Tags:
Spanglish;
Mock Spanish

Mock Spanish in 'The Mexican' Trailer

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This trailer for the 2001 movie “The Mexican” starring Brad Pitt and Julia Roberts, demonstrates Brad Pitt’s character utilizing mock Spanish saying words like “el trucko” and “towno” in an interaction with Hispanic men. He also attempts Spanglish in another interaction saying a phone call is “muy muy important.”

Posted by Callie Hawkins on March 9, 2017

Tags:
Ideology;
Spanglish;
Spanish;
Code-switching;
Mock Spanish

Bailando-Enrique Iglesias Lyrics

These lyrics contain the lyrics from the song Bailando by Enrique Iglesias where he uses Spanish and English throughout the entire song.

Posted by Kayla Springs on February 20, 2017

Tags:
Spanglish;
English;
Spanish;
Code-switching;
Language Shift;
Multilingualism;
Slang

Mock Spanish Soap Opera

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Mock Spanish Soap Opera for people who have only had a small amount of Spanish.

Posted by BreAnna Engeman on October 16, 2016

Tags:
Spanglish;
Mock Spanish;
Gender

Spanglish with George Lopez

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I have included a link to a video of Comedian George Lopez doing stand up comedy and talking about how Spanglish will always be used in America. This is interesting to me not only because of doing research paper on mock Spanish but also because I am Hispanic and have heard my relatives talk just how he does in the video.

Posted by Jonathan Salazar on October 3, 2016

Tags:
Spanglish;
Code-switching;
Mock Spanish

Bilingual children switching between English and Spanish

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This video includes children in a one on one setting switching between spanish and english, during various exercise. It features bilingual children in an office setting. The focus is on literacy and acquisition of bilingual children.

Posted by BreAnna Engeman on July 27, 2016

Tags:
Spanglish;
English;
Spanish;
Code-switching;
Acquisition;
Youth;
Multilingualism

Variety of Spanish Accents

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Joanna Rants uses analogies to compare different Spanish accents.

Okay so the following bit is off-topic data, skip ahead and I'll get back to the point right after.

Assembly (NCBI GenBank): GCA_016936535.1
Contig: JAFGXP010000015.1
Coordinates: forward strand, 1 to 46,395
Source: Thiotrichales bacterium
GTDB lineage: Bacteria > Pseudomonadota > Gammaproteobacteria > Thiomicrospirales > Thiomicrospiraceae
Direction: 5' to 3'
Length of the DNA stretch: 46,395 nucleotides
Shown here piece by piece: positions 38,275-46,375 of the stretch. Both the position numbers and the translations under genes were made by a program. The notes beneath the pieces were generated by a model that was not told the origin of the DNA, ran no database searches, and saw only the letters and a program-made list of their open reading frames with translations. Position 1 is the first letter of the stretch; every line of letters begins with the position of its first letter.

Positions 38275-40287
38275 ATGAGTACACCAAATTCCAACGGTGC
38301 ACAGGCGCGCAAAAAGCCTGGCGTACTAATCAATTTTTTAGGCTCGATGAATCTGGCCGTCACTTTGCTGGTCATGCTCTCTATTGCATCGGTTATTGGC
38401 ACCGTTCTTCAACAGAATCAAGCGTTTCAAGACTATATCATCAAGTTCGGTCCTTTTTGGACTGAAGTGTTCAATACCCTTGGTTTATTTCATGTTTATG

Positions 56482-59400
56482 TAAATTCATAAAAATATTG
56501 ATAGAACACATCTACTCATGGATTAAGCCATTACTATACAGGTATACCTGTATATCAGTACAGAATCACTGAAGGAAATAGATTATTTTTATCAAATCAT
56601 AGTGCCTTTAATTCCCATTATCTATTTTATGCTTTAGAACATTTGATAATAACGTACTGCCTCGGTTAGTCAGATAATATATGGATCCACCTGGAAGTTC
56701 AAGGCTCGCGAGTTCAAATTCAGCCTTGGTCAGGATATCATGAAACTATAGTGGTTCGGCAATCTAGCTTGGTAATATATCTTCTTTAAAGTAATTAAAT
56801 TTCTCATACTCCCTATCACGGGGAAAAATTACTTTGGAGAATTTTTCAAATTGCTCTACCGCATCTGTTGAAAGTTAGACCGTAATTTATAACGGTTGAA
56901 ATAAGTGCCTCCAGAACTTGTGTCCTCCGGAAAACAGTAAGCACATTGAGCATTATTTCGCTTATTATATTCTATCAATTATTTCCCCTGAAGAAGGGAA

Posted by Caitlin Ogren on July 27, 2016

Tags:
Performativity;
Spanglish;
Spanish;
Code-switching;
Mock Spanish

Code Switching, Mock Spanish, and Kevin Hart

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Kevin Hart is explaining what it's like to be in prison. He takes on numerous different forms and voices to show the different type of people in prison.

Clinton and Sanders Univision Debate and Hispandering

Hispandering is brought up (with a negative connotation) to Hillary Clinton and Bernie Sanders during the Univision Democratic Debate in election 2016. [Published on 03-10-2016]

Posted by Jasmine E. Thompson on March 10, 2016

Tags:
Indexicality;
Spanglish;
Code-switching;
Politics and Policy

Don't Stop the Party - Pitbull lyrics

These lyrics contain the lyrics from the song Don't Stop the Party by artist Pitbull, where he uses Spanish and English throughout the song.

Swing County USA: Hispandering

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This video talks about Hispandering in the United States. It details moments on the campaign trail where Presidential candidates, Democratic and Republican, engage in Hispandering. Many of the candidates refer back to their parents and their experiences as immigrants.

Pardon my Spanglish

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A comedian joins Spanish CNN to talk about his new book about Spanglish. The comedian and the anchor switch between English and Spanish throughout the video, talking in Spanglish. While there's a good deal more Spanish being spoken in the video, there's also English, just not as much as Spanish. The intro of the video is a great example of Spanglish, as is the whole interview for the most part.

Speaking "Mexican" and the use of "Mock Spanish" in Children's Books

This article explains how underrepresented African American and Latino's are in the world of children's literature. The author focuses on the book Skippyjon Jones, which exemplifies the problem the author is describing. The main character speaks English and his alter-ego speaks Mock-Spanish. There is code switching back and forth in this book as the characters move from English to Mock Spanish in the context on a single conversation. Also, the main character in this book (speaking English) is a white Siamese cat and the alter-ego is a brown Chihuahua. The color of each animal can be seen as symbolizing the color of the skin. [Published on 05-05-2014]

Dating a Latina

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Dating a Latina: Perception vs Reality. This video is funny, some may be able to relate to it. This video exhibits Spanish, American English, and Code Switching.